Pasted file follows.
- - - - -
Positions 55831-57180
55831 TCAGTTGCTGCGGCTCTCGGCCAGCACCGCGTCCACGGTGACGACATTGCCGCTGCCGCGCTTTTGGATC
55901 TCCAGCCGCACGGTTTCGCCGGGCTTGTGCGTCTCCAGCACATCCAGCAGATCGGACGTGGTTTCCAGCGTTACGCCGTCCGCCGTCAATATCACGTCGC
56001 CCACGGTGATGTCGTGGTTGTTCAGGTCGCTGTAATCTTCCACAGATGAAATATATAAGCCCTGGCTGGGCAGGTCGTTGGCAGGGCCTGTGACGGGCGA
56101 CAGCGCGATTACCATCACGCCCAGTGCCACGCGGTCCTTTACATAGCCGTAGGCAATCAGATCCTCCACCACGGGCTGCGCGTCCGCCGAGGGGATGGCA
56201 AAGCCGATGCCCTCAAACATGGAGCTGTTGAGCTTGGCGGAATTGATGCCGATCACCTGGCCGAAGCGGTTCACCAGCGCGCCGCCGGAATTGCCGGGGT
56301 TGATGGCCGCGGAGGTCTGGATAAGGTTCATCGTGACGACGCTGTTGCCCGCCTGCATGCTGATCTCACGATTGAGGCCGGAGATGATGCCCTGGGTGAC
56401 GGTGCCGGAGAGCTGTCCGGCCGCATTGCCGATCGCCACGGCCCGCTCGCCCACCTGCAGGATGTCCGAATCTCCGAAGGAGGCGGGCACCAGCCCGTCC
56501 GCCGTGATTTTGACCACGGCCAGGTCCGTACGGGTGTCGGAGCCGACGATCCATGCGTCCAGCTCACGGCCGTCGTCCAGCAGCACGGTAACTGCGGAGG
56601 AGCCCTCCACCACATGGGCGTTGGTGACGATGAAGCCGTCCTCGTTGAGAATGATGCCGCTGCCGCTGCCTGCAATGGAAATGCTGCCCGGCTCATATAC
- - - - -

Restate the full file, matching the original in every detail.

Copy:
Positions 55831-57180
55831 TCAGTTGCTGCGGCTCTCGGCCAGCACCGCGTCCACGGTGACGACATTGCCGCTGCCGCGCTTTTGGATC
55901 TCCAGCCGCACGGTTTCGCCGGGCTTGTGCGTCTCCAGCACATCCAGCAGATCGGACGTGGTTTCCAGCGTTACGCCGTCCGCCGTCAATATCACGTCGC
56001 CCACGGTGATGTCGTGGTTGTTCAGGTCGCTGTAATCTTCCACAGATGAAATATATAAGCCCTGGCTGGGCAGGTCGTTGGCAGGGCCTGTGACGGGCGA
56101 CAGCGCGATTACCATCACGCCCAGTGCCACGCGGTCCTTTACATAGCCGTAGGCAATCAGATCCTCCACCACGGGCTGCGCGTCCGCCGAGGGGATGGCA
56201 AAGCCGATGCCCTCAAACATGGAGCTGTTGAGCTTGGCGGAATTGATGCCGATCACCTGGCCGAAGCGGTTCACCAGCGCGCCGCCGGAATTGCCGGGGT
56301 TGATGGCCGCGGAGGTCTGGATAAGGTTCATCGTGACGACGCTGTTGCCCGCCTGCATGCTGATCTCACGATTGAGGCCGGAGATGATGCCCTGGGTGAC
56401 GGTGCCGGAGAGCTGTCCGGCCGCATTGCCGATCGCCACGGCCCGCTCGCCCACCTGCAGGATGTCCGAATCTCCGAAGGAGGCGGGCACCAGCCCGTCC
56501 GCCGTGATTTTGACCACGGCCAGGTCCGTACGGGTGTCGGAGCCGACGATCCATGCGTCCAGCTCACGGCCGTCGTCCAGCAGCACGGTAACTGCGGAGG
56601 AGCCCTCCACCACATGGGCGTTGGTGACGATGAAGCCGTCCTCGTTGAGAATGATGCCGCTGCCGCTGCCTGCAATGGAAATGCTGCCCGGCTCATATAC